Christ’s Vision of the Church’s Trials

Christ's Vision of the Church's Trials

[From my book The Passion: Reflections on the Suffering and Death of Jesus Christ (Ascension, 2004),

© 2004 by Paul Thigpen]


Jesus answered them, "Take heed that no one leads you astray. For many will come in My name, saying, 'I am the Christ,' and they will lead many astray. … Then they will deliver you up to tribulation, and put you to death; and you will be hated by all nations for My name's sake. And then many will fall away, and betray one another, and hate one another. And many false prophets will arise, and lead many astray. And because wickedness is multiplied, most men's love will grow cold."

Matthew 24:4-5, 9-12

Just how much of the future God the Father allowed Jesus to see in His earthly life, we cannot know for sure. In emptying Himself and taking "the form of a servant" (Philippians 2:7), in His human nature He had voluntarily limited His knowledge of certain things. The Gospel tells us, for example, that the day and hour of Our Lord's return in glory was hidden from Him (Matthew 24:36). Nevertheless, we are assured that He knew ahead of time He would one day be "mocked and scourged and crucified" (Matthew 20:19), and He knew as well that the Church He established would follow in the footsteps of His suffering (Matthew 5:10-12; 10:16-28; 16:24; 24:4-11).

In her vision, Anne Catherine elaborated on this foreknowledge of Our Lord, examining the kinds of temptations He might have endured as a result of it. As we have seen, she portrayed Satan taking advantage of Jesus' prophetic insight by focusing on the loathsome details of His impending personal doom. Yet to no avail. Christ weathered the diabolical tempest, with its screaming challenge: "Are you able to suffer these things?"

But now, because of Jesus' awareness of His Church's future trials, He faced more haunting questions: "If I suffer these things, what good will it do? Will this fallen race turn its back on My gift? Is it worth the price?"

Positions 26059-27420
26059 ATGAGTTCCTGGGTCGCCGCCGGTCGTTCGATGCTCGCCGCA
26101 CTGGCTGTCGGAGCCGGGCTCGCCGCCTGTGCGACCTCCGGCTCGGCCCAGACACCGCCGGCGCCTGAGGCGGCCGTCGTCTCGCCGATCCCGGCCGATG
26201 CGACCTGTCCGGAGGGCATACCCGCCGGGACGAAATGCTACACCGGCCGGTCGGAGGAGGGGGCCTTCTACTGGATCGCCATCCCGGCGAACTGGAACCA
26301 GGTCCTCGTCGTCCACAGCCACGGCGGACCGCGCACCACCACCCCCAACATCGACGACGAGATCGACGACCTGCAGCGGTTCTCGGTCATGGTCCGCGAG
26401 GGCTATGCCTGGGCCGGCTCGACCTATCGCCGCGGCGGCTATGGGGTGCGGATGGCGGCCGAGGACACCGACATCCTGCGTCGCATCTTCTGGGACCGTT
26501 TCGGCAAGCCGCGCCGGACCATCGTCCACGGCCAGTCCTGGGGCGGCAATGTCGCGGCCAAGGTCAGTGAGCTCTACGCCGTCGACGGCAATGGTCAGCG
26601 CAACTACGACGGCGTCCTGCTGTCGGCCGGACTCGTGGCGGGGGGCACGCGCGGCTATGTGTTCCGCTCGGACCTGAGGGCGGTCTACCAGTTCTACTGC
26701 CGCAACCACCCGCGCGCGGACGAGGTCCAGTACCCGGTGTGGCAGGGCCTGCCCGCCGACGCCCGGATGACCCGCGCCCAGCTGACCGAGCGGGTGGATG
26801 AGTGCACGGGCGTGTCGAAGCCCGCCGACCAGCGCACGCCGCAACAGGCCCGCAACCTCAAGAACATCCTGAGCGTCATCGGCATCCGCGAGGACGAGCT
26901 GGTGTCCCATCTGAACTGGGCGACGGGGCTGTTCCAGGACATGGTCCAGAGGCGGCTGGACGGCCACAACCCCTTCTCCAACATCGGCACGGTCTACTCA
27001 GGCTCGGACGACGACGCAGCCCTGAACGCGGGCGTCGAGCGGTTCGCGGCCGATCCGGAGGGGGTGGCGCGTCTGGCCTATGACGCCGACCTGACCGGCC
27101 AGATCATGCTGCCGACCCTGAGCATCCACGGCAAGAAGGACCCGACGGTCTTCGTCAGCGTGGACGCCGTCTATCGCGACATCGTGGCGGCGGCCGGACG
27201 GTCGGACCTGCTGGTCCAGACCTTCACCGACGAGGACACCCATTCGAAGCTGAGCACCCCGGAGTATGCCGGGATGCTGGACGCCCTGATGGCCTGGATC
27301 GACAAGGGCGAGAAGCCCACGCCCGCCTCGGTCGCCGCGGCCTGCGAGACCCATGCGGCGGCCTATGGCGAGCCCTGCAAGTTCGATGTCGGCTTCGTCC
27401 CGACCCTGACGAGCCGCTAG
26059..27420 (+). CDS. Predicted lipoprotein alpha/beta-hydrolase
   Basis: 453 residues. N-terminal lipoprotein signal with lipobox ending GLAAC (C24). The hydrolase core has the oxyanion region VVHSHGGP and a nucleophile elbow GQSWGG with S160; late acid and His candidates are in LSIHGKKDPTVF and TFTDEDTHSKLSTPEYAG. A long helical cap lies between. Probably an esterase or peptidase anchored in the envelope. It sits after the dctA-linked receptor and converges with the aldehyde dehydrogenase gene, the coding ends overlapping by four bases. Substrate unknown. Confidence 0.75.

"He Himself knew what was in man" (John 2:25). Our Lord had seen the pride and the envy; the hatred and the rage; the lust for wealth, power, pleasure, and fame. He could offer deliverance from all this to those who would come to Him. But how many would come? And how many would stay?


A succession of new and terrifying visions were presented before Jesus' eyes, and that feeling of doubt and anxiety which someone on the point of making some great sacrifice always experiences, arose in the soul of Our Lord, as He asked himself the tremendous question: "And what good will result from this sacrifice?" Now He beheld all the future sufferings, combats, and wounds of His heavenly Spouse, the Church. In a word, He beheld the ingratitude of men.

The soul of Jesus beheld all the future sufferings of His apostles, disciples, and friends. After this He saw the primitive Church, numbering but few souls in her fold at first, and then in proportion as her numbers increased, disturbed by heresies and schisms breaking out among her children, who repeated the sin of Adam by pride and disobedience. He saw the tepidity, malice, and corruption of an infinite number of Christians, the lies and deceptions of proud teachers, all the sacrileges of wicked priests, the fatal consequences of each sin, and "desolating sacrilege" in the kingdom of God (Matthew 24:15), in the sanctuary of those ungrateful human beings whom He was about to redeem with His blood at the cost of unspeakable sufferings.

The Dolorous Passion

Give me grace, Jesus, to be always grateful for all you have done for me.

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